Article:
Doctors Without Borders/Médecins Sans Frontières (MSF) teams offer medical and mental health care to people living through some of the most urgent crises in the world. But how do aid workers treating patients in such dire circumstances look after their own mental health?
MSF’s Psychosocial Care Units (PSCUs) provide mental health support to our staff around the world. To best care for our diverse workforce, most of these teams are designed and managed by experts who come from the same regions as the staff they support. Here, two mental health professionals who have worked with MSF for more than 15 years explain the purpose of the PSCUs and describe the work their teams are doing now.
Based in Nairobi, Kenyan psychologist Habiba Amin is designing and implementing MSF’s PSCU for approximately 300 internationally mobile staff hired across East Africa.
What does psychosocial mean?
At its core, it is the intersection of the psychological—our feelings, thoughts, and behaviors—and the social—the societies we live in, our beliefs, and our culture. A psychosocial perspective allows you to look at a person holistically, considering what they experience mentally and socially as they navigate life.
Why is it important to consider culture?
Culture is important for several reasons. First, connection. For example, if someone is experiencing a loss, it's important to understand the grieving rituals of their culture. If this ritual is missed, they may not be able to process this loss. In this sense, connection also builds trust.
Then, language. It is easier to communicate with and understand someone when you speak the same language. If an expression is unique to that language, the true meaning might get lost in translation.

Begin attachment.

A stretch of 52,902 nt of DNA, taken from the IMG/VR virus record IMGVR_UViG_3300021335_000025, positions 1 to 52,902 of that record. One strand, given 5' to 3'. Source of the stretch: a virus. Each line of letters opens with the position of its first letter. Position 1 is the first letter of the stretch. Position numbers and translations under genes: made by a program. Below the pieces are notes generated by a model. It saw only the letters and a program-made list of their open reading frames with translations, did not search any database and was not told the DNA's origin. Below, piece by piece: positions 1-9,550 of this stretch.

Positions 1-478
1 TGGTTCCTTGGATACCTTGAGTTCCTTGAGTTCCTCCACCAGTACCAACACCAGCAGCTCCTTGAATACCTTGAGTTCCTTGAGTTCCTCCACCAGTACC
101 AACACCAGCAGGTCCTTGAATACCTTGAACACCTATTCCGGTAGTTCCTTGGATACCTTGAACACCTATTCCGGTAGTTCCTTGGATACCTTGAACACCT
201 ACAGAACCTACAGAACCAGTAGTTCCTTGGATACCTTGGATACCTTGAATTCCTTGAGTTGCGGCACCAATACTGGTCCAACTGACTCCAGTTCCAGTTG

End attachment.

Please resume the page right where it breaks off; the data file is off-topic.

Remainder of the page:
Finally, context. Knowing the context that a problem or experience is occurring within allows you to better understand where that person is coming from and offer better support.
What are the biggest stressors for staff in East Africa?
There are multiple stressors—homesickness, for example. People are far from the support they usually rely on. Sometimes it’s team dynamics—lots of different cultures living and working together, increased workload, and long working hours, especially in emergencies. We also see burnout, especially when people go on one assignment after another.
But number one is the accumulative exposure to suffering. The huge needs we see versus the capacity we have to respond. Sometimes people blame themselves: “I should have done more; I should have saved that life.”
We need to give our staff the right tools to navigate this.
How does MSF help staff navigate these challenges?
We make sure people are aware of their stress, understand their thresholds, and know their coping mechanisms before they depart for an assignment. Healthy coping mechanisms could include exercise or painting—so encouraging people to carry their paints with them or bring exercise shoes.
Psychoeducation is also key—telling people what they should expect to witness, how their bodies might react, and what signs to watch out for (for example, irritability, conflict with others, or maladaptive coping mechanisms like drinking or smoking more than usual).
We also keep our door wide open to offer a safe space where people can talk about things that have affected them. And we make sure they are aware of the additional support available, for example the peer support network or external mental health sessions. MSF pays for 20 counseling sessions per year for all our internationally mobile staff.
Why is psychosocial support so essential?
We need to take care of the people who are delivering care. Certain words can make people feel guilty about seeking help for the trauma they may take on, words like frontline workers, heroes, et cetera. As humanitarian workers, we move from one difficult context to the next. People call it “resilience,” but is it resilience built in an abnormal way? We don't want our staff to sacrifice themselves, which is why psychosocial support is so essential.